Last December I resolved to spend more time on cultural pursuits, and less time obsessing over the news. I guess, with the year we’ve had, I can be forgiven for falling a little short of that goal. We’ll cover some of what distracted me in our next post.

Trump Rex

I went to see Parasite this week, and, fair play to the Academy, it is a better film than Little Women. I still think Saoirse Ronan should have won Best Actress though.

In other class-struggle-related news, it looks like Donald Trump is determined to live up to accusations that he is a fascist, by openly comparing himself to a king, and loudly proclaiming his belief that he has the right to use the supposedly independent Justice Department to persecute his political enemies. This latter boast has prompted much hand-wringing among liberals, who seem to have forgotten that selective prosecution on ideological grounds has a long history in the US – just ask the Black Panthers.

Now that Trump has upped the stakes by going after people who would consider themselves part of the establishment, it’s likely that there will be some sort of institutional response that he will be able to characterise as a deep-state backlash, of the kind existing in the fevered imaginations of Q-Anon enthusiasts, thus furthering his narrative that he is on the side of the ordinary man in the battle with unaccountable elites, and boosting his chances of re-election.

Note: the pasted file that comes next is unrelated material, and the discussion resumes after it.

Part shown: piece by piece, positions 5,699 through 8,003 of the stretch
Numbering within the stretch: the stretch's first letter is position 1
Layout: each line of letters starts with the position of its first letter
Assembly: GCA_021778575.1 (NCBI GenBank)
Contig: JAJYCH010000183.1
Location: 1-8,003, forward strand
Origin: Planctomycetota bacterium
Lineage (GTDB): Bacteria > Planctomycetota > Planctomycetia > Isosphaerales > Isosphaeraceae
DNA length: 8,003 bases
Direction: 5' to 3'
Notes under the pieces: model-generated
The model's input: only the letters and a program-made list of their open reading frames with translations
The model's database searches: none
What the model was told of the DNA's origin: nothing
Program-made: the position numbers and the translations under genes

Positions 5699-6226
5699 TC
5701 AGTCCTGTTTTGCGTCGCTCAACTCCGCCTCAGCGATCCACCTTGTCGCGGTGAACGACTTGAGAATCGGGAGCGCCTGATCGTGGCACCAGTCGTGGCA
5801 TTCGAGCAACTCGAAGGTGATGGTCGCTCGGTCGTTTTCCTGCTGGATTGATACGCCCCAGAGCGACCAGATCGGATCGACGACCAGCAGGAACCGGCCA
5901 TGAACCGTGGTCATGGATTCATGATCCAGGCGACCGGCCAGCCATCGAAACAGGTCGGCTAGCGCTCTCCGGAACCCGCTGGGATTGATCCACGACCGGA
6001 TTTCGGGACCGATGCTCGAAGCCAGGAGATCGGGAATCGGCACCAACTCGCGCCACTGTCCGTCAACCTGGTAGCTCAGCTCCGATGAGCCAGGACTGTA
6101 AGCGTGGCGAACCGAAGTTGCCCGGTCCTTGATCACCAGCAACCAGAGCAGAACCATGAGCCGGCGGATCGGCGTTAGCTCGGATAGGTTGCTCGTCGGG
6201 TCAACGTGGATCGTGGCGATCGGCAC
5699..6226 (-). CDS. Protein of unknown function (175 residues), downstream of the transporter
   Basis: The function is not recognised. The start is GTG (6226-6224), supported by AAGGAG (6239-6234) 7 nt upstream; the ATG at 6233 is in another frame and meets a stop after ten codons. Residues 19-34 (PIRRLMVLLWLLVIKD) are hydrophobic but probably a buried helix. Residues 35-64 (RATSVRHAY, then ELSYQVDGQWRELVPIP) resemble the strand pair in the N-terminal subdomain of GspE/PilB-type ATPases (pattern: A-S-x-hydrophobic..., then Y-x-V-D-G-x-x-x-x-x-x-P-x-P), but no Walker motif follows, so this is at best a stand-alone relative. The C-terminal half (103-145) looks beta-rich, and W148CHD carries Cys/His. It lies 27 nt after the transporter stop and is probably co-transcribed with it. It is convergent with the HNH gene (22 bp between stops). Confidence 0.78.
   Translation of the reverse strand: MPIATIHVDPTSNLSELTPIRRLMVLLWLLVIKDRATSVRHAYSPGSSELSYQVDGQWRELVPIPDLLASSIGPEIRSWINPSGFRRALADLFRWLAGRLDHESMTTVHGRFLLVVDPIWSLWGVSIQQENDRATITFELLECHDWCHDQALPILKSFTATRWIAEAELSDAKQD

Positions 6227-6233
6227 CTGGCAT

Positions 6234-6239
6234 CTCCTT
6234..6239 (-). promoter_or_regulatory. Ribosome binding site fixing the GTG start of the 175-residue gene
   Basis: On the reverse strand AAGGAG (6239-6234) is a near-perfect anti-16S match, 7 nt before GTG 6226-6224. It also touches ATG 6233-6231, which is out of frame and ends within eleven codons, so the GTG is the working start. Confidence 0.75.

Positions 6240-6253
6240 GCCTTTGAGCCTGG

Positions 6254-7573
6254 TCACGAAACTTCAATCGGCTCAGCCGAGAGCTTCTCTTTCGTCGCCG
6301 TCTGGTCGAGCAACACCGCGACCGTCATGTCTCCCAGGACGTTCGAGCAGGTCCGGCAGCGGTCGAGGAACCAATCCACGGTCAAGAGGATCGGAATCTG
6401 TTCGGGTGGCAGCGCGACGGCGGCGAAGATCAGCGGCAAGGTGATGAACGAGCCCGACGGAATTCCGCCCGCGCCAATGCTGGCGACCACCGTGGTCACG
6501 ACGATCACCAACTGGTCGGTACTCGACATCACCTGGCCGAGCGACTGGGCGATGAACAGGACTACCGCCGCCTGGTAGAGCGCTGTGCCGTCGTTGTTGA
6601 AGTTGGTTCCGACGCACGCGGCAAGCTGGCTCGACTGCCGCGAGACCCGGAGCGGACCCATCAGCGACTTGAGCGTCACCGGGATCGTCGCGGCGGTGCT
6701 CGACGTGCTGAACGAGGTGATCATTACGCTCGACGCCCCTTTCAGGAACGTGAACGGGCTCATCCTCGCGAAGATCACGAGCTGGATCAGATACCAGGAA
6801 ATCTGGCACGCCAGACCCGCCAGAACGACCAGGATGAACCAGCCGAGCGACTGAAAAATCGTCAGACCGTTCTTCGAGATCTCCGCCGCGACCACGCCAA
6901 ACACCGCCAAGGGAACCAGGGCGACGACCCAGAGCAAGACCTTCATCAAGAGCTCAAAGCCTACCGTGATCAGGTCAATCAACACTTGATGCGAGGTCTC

Tempting though it is in these circumstances to cheer on whatever elements of the government machine Trump is taking aim at, that would be a bad mistake – the FBI are not our friends. Getting involved in the internal squabbles of the ruling class can only be a distraction; we need to remember that all of them are our enemies, and concentrate on building a movement that can sweep aside the whole rotten system, liberating us from the leech of capitalism once and for all.

Oscar predictions revisited

So, how accurate was my forecast?

For the films and actors I thought should win, I scored 3/10, and for those I reckoned would win I got a slightly better 5/10. I evidently liked Little Women a lot more than the Academy did (though it did get the award for Costume Design), and they had a better opinion of Parasite than I, which I guess might be because I haven’t actually seen it yet. We did agree on the brilliance of Laura Dern at least.